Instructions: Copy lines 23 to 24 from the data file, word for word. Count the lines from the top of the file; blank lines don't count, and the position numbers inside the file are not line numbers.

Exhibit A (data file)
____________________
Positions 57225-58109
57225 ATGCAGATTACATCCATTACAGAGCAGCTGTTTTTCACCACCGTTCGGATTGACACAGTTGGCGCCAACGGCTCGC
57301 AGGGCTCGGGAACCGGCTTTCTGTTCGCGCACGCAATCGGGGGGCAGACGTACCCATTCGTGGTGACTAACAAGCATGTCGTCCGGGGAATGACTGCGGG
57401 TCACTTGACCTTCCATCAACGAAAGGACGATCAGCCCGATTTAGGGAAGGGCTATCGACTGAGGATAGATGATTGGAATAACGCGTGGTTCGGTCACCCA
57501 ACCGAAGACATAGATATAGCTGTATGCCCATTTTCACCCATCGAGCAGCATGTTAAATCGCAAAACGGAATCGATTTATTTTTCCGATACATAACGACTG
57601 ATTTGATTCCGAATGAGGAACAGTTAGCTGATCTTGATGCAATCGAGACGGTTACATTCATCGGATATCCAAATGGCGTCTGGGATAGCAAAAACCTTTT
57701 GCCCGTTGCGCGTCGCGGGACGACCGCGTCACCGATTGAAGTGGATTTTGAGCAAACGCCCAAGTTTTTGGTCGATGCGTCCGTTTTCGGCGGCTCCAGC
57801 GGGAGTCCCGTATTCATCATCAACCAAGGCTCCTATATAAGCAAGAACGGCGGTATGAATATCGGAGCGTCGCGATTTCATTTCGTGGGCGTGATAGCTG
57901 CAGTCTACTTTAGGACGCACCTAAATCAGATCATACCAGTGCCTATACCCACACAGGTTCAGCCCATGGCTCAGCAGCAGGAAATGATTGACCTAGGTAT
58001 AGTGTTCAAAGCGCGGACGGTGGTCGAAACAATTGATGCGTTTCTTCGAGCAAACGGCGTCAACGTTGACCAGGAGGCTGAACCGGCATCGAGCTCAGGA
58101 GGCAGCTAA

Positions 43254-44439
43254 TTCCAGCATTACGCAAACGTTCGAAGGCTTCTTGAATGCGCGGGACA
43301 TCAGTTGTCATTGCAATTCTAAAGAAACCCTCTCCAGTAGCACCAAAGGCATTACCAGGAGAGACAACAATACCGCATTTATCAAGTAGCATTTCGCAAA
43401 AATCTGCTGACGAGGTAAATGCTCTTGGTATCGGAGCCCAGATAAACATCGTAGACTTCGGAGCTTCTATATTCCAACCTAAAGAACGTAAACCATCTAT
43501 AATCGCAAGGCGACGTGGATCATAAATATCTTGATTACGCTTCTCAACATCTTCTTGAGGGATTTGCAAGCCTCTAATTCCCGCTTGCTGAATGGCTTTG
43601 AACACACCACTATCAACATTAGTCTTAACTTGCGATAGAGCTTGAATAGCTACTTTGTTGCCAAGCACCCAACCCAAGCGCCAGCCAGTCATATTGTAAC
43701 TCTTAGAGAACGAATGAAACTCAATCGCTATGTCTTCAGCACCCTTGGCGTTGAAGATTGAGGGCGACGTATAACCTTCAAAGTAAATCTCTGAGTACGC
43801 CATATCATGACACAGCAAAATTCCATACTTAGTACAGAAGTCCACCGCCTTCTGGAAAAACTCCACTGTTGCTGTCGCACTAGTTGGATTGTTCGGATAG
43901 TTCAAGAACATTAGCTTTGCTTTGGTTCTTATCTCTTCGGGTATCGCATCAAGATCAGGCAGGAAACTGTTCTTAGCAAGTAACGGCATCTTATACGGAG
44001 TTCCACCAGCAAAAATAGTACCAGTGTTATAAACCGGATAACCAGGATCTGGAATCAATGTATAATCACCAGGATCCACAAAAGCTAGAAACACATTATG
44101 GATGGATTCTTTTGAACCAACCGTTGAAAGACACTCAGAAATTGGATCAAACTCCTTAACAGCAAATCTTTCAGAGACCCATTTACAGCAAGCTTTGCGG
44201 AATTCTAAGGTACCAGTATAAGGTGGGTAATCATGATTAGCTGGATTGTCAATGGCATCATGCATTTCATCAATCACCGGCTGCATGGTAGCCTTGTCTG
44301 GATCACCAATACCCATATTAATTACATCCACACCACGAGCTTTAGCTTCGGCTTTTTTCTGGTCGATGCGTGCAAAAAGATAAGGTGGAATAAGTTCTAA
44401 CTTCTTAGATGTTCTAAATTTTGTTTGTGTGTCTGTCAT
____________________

44201 AATTCTAAGGTACCAGTATAAGGTGGGTAATCATGATTAGCTGGATTGTCAATGGCATCATGCATTTCATCAATCACCGGCTGCATGGTAGCCTTGTCTG
44301 GATCACCAATACCCATATTAATTACATCCACACCACGAGCTTTAGCTTCGGCTTTTTTCTGGTCGATGCGTGCAAAAAGATAAGGTGGAATAAGTTCTAA